The *problem*, with that statement, however aspiring it sounds, is that it never tells you how they got there !

For a long time I was under the impression that, if an item gets developed more and more, it also becomes cheaper. Like the ball-point pen for instance.
Now look at a TV. It did go down for awhile, then it leveled out and the technology changed. Can we at least say, *it got better and better* ?
Now ask if the prices went down. As far as I know, not at all. The best regular umpteen hundred pounds TV, I ever bought was slightly under $500.- . Geesj, you can not even get a low end good one for that kind of money today.

So, not even taking the number 24 into account, I have no idea how we (mankind) will ever get to that point !
In the end, I will take the statement of Captain Picard, with a bag of salt. A grain does not suffice, but then the English always had some dark sense of humour ???

Last edited by irman; 01-29-2012 at 08:22 PM..
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Old 01-29-2012, 10:27 PM
 
Location: Wasilla Alaska
119 posts, read 201,493 times
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Quote:
Originally Posted by irman View Post
The *problem*, with that statement, however aspiring it sounds, is that it never tells you how they got there !

For a long time I was under the impression that, if an item gets developed more and more, it also becomes cheaper. Like the ball-point pen for instance.
Now look at a TV. It did go down for awhile, then it leveled out and the technology changed. Can we at least say, *it got better and better* ?
Now ask if the prices went down. As far as I know, not at all. The best regular umpteen hundred pounds TV, I ever bought was slightly under $500.- . Geesj, you can not even get a low end good one for that kind of money today.

So, not even taking the number 24 into account, I have no idea how we (mankind) will ever get to that point !
In the end, I will take the statement of Captain Picard, with a bag of salt. A grain does not suffice, but then the English always had some dark sense of humour ???
The only way I could see for things to become free would be when EVERYTHING is automated and energy is free. Also it would require the people, who have built everything and sold those robots to do everything for free, to have made a serious error and not thought up clever ways to ensure that their piles of money don't become pointless.
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Old 01-30-2012, 11:18 PM
 
Location: Queens, NY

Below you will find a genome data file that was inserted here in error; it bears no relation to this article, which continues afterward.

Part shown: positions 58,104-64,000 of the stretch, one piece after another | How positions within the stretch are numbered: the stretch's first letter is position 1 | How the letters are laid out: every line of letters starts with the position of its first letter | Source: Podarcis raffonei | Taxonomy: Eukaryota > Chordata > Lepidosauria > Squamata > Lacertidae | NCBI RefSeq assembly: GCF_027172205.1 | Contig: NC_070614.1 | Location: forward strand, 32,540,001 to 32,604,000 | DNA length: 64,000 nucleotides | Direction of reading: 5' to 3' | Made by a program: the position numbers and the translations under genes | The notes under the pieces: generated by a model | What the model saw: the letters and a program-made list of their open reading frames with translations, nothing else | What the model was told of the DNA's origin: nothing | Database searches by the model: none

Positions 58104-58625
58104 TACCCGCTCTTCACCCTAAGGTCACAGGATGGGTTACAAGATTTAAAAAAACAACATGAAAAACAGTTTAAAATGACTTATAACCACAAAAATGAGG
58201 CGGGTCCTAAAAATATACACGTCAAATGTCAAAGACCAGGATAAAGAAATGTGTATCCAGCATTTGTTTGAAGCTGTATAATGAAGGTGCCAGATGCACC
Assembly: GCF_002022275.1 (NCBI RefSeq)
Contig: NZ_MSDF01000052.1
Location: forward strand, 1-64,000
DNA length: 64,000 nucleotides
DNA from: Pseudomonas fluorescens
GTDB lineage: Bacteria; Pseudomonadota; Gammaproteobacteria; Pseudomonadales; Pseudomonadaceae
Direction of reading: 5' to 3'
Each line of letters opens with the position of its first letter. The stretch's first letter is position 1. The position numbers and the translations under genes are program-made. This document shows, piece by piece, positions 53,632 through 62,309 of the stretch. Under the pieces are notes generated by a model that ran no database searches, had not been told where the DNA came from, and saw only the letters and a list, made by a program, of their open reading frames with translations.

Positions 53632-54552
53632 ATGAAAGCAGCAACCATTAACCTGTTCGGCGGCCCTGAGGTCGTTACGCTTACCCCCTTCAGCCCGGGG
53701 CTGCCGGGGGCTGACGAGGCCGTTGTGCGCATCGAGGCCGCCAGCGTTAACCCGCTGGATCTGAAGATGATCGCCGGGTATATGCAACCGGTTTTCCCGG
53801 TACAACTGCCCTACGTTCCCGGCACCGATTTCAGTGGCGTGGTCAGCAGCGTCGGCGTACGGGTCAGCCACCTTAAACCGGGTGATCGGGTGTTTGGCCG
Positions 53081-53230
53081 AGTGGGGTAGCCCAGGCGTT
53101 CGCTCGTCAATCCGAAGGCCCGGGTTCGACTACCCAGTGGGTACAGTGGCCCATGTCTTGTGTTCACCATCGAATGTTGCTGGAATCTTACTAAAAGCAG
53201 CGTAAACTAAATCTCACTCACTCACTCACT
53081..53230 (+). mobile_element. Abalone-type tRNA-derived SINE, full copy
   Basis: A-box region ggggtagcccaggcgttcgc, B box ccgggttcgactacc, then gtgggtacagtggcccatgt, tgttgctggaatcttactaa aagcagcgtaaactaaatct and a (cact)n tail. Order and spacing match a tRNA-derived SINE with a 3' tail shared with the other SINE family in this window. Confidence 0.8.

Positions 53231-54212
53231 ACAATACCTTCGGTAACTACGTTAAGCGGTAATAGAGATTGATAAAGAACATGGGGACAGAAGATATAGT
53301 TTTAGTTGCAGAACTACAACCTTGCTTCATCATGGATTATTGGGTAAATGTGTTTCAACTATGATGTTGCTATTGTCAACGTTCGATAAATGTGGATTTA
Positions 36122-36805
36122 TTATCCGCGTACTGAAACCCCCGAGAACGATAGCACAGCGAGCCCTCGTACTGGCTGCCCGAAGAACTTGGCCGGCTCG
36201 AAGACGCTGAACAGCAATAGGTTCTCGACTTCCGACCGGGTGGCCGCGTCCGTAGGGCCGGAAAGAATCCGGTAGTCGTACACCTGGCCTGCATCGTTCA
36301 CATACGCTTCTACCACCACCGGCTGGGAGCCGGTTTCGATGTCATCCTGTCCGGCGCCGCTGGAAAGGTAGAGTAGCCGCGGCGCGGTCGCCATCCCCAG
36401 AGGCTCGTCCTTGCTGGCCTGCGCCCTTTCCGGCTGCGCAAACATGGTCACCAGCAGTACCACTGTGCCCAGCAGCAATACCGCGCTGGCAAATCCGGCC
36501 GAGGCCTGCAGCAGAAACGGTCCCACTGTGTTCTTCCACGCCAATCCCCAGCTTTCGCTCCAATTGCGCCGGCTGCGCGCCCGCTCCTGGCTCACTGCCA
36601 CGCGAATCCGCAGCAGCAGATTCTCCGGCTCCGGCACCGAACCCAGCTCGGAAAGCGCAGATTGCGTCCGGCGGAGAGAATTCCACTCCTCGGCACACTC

147 posts, read 279,575 times
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An open-source world would be a utopian world. I see it as a state where we transcend the concept of monetary value (and, like you said, where human action is motivated by group welfare not profit). Hm...for that to happen we'd need to let natural selection weed out the greediest of us (perhaps via violent anarchism?) so the survivors are the most selfless of the species. Now if only that wasn't an oxymoron.
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Old 01-30-2012, 11:47 PM
 
40,292 posts, read 41,843,525 times
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Originally Posted by plwhit View Post
Try to convince enterprise level IT execs of open source software and the first words out of their mouths is "support", not a blog to post a problem on and wait on the community for a response.
That is problem with some projects and actually could create controversy within the group. You don't want to alienate your userbase by cutting off or curtailing free support but on the other hand you'll never move it into the mainstream without offering paid guaranteed support. I know MySQL operates like that and I believe PHP does too.
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Old 01-30-2012, 11:51 PM
 
40,292 posts, read 41,843,525 times
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Quote:
Originally Posted by irman View Post
Now ask if the prices went down. As far as I know, not at all.
Certainly they have, large flat screen TV was like buying a car a few years ago. Going back even further I can recall my Grandfather buying a Quasar TV with this fancy new thing called infrared remote, think he paid $800 for the 32 inch model.
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Old 01-30-2012, 11:59 PM
 
40,292 posts, read 41,843,525 times
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Quote:
Originally Posted by Viking Tech Solutions View Post
Also it would require the people, who have built everything and sold those robots to do everything for free,
I've posed this question before. In the age of robots how does a capitalistic society survive? They will slowly take over every task that man does, even people with skills like Doctors won't be needed at some point in time. Robots making robots, robots fixing robots etc.

Workers have no revenue and that leaves the companies making robots with no revenue.